Your Health

Travel tips to keep you safe and healthy this winter

Photo of a bed with mosquito netting over it, in a tropical hotel room.
Photo of Jacquie Shackel. JACQUIE SHACKEL
Winnipeg Regional Health Authority
Published Friday, January 26, 2018

Winter is a time to get away from the cold Manitoba weather and soak up the sunshine of warmer climates.

Whether you are travelling south to the United States, the Caribbean or Mexico, backpacking through southeast Asia, or heading out on safari in eastern Africa, you want to take steps to ensure your journey is safe and enjoyable.

The first thing a prospective traveller should do is check out the Government of Canada’s website: There are many websites with travel health information, but it is important to use a reputable site, and one that preferably has Canadian recommendations.

Everything you need to know about travel is at your fingertips at This site addresses issues such as country-specific travel alerts and advisories, issues on safety and security, entry and exit requirements, health concerns, including recommended vaccines, information about laws and culture, climate details, and where you can receive emergency consular assistance. It also has many travel-related publications that are very helpful in planning your trip.

It’s also important to schedule an appointment with a health-care provider who specializes in pre-travel health services. Appointments should be scheduled at least six to eight weeks in advance of your departure date to discuss your travel plans and itinerary. A listing of travel health clinics in Manitoba is available on the Government of Canada’s travel health website (

Once you have your pre-travel health assessment scheduled, you should assemble all of your previous immunization records and take them to your appointment. This will assist your health- care provider in making better immunization decisions with you. When travelling abroad, many countries do not have high immunization rates like we do here in Canada, which means that certain infections can occur at a much higher rate, so you are at greater risk of getting sick. This is a good opportunity, and even better reason, to have all your routine vaccinations updated prior to leaving Manitoba. In addition, travel-specific vaccinations may also be recommended for you, based on your exact itinerary. Here are some possible health-related concerns relevant to travel in tropical destinations:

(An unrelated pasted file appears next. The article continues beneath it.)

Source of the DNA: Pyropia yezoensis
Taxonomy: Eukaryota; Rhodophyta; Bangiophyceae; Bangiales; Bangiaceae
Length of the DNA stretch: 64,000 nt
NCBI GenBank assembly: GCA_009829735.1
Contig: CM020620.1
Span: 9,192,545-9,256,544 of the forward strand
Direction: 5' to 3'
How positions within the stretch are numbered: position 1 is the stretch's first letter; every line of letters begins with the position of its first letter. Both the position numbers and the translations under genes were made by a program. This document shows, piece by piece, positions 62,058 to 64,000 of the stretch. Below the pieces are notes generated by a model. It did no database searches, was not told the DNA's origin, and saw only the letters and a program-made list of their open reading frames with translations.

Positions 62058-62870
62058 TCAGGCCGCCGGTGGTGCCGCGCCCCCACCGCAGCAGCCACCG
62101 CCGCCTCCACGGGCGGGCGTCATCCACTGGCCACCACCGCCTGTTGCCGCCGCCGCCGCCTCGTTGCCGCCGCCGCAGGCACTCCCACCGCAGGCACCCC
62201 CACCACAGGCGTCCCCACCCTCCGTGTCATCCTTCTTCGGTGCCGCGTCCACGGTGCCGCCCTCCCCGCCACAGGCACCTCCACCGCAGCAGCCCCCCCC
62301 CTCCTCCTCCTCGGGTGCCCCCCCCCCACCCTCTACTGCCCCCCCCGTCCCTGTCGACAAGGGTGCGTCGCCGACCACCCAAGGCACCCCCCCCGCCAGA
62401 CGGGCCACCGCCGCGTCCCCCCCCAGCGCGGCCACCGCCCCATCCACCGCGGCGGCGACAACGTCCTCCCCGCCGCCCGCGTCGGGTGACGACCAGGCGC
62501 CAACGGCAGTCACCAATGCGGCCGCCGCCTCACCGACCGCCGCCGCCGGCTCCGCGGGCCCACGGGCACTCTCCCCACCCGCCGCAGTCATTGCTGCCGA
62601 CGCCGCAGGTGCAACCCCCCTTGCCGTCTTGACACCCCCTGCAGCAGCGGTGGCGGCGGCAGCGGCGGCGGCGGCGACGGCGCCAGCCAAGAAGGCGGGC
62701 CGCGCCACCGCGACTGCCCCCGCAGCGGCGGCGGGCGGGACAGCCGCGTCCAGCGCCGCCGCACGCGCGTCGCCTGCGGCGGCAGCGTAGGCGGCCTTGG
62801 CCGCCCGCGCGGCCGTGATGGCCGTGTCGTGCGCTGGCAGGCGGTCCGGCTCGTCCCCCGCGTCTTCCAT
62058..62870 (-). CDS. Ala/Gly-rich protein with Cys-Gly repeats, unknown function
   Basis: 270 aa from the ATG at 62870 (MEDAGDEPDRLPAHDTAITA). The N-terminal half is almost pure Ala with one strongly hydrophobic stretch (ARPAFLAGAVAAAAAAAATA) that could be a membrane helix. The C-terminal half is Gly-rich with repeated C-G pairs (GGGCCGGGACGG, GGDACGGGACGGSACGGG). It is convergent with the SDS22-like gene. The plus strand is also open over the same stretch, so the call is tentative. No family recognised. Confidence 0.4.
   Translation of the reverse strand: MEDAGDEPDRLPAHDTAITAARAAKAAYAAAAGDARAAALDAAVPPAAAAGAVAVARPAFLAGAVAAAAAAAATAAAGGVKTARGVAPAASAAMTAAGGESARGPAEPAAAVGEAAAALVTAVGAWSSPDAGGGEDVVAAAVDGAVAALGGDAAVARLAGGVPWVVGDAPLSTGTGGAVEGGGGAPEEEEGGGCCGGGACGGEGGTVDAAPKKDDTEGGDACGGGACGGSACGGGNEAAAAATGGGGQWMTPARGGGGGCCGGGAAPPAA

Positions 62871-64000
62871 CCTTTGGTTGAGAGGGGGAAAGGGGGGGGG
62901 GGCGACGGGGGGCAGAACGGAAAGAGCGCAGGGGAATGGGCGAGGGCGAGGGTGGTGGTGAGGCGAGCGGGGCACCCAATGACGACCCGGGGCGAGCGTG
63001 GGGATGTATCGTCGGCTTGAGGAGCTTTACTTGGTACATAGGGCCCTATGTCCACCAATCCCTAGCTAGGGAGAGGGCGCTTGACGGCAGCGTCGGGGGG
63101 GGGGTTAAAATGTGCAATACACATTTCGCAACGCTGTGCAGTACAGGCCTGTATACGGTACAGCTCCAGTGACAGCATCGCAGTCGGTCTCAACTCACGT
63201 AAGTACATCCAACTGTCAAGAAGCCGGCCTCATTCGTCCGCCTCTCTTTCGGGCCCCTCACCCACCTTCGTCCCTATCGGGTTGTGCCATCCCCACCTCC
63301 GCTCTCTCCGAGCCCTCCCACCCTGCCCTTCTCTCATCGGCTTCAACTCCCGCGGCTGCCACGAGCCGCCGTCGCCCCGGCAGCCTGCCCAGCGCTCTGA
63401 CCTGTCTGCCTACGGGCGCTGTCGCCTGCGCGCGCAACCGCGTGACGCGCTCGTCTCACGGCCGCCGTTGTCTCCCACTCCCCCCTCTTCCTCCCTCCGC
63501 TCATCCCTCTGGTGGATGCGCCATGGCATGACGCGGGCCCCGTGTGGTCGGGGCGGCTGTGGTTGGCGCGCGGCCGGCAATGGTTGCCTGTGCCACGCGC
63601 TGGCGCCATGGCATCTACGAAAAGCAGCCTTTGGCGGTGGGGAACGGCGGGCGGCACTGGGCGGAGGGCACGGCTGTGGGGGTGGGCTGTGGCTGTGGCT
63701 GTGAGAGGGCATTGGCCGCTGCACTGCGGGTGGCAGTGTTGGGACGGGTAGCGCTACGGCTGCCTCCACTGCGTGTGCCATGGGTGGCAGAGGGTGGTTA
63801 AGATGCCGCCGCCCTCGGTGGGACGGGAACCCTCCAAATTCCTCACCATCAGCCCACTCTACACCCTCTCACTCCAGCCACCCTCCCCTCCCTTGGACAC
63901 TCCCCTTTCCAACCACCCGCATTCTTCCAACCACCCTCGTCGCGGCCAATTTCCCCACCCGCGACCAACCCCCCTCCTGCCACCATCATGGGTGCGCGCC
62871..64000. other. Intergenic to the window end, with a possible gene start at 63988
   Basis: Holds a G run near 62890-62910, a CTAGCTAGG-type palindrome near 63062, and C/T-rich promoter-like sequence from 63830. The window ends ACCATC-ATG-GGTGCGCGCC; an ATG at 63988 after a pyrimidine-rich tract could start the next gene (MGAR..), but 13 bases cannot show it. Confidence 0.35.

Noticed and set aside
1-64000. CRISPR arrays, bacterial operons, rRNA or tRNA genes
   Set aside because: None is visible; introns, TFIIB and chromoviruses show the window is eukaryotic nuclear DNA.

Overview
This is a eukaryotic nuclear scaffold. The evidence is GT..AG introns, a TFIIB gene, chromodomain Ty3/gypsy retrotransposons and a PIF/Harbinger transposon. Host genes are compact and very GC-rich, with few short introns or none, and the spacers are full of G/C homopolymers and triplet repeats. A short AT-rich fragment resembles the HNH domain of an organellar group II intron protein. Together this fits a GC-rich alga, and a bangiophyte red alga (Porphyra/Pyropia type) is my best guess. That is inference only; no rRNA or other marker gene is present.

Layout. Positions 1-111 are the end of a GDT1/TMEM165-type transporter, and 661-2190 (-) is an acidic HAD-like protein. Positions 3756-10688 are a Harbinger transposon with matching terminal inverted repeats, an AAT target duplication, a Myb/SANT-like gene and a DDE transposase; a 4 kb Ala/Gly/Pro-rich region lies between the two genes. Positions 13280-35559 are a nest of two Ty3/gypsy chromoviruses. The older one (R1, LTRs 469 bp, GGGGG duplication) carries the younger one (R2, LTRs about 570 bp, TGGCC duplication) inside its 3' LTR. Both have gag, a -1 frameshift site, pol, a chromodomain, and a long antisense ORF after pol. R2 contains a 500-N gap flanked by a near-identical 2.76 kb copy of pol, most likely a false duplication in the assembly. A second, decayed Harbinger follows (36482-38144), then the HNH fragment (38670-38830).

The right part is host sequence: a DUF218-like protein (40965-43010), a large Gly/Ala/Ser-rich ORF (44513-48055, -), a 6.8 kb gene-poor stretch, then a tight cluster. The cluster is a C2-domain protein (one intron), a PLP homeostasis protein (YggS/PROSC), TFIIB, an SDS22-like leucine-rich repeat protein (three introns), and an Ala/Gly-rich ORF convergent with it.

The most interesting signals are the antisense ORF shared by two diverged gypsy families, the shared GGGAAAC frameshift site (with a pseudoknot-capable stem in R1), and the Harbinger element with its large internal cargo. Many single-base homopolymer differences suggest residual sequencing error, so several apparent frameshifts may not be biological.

• Mosquito-borne illnesses: Many illnesses, like chikungunya fever, dengue fever, malaria, Zika virus and yellow fever are spread by the bite of an infected mosquito. Zika virus, however, can also be spread from a person infected with Zika virus to a sexual partner and from a pregnant woman infected with Zika virus to her developing fetus, leading to very severe abnormalities in newborn babies. The Public Health Agency of Canada (PHAC) has a listing of countries with recent or ongoing risk of Zika virus infection. Pregnant women and those planning a pregnancy should check this listing prior to travel and should avoid travel to countries with recent or ongoing risk of Zika virus. Some illnesses like yellow fever can be prevented by vaccine, while others like malaria can be prevented by taking a medication. However, many illnesses spread by mosquitoes, like chikungunya, dengue and Zika viruses, do not have vaccinations or medications to prevent them, so it is imperative that you take precautions to avoid mosquito bites.
  • Tummy troubles: With eating or drinking certain foods or beverages from tropical countries, there may be an increased risk of contamination with bacteria, parasites or viruses, which can cause travellers’ diarrhea (TD). TD has always been, and continues to be, a problem globally. Take precautions with the food you eat and the beverages you drink. Never drink or brush your teeth with untreated tap water in tropical countries.
  • Don’t leave home without it: It is important to travel with additional travel health insurance. If you should need to access medical care while abroad, you should consult with your travel health insurance company. Another good resource is the International Association for Medical Assistance to Travellers (IAMAT) at They produce a medical directory that lists physicians in every country who are trained in western medicine and speak English.

If you get sick once you return from your trip, you should consult with an infectious diseases or tropical medicine specialist. You may need a referral from your regular health-care provider or you can self-refer, depending on the location. For more information, contact:

  • WRHA Travel Health and Tropical Medicine Services (204-940-8747).
  • Health Sciences Centre Winnipeg, Infectious Diseases Section  (204-787-7145).
  • St. Boniface Hospital, Infectious Diseases Section (204-237-2927).

Stay safe and travel wisely!

Jacquie Shackel is Travel Health Co-ordinator with the Winnipeg Regional Health Authority's Travel Health & Tropical Medicine Services. This column was originally published in the Winnipeg Free Press on Friday, January 26, 2018.

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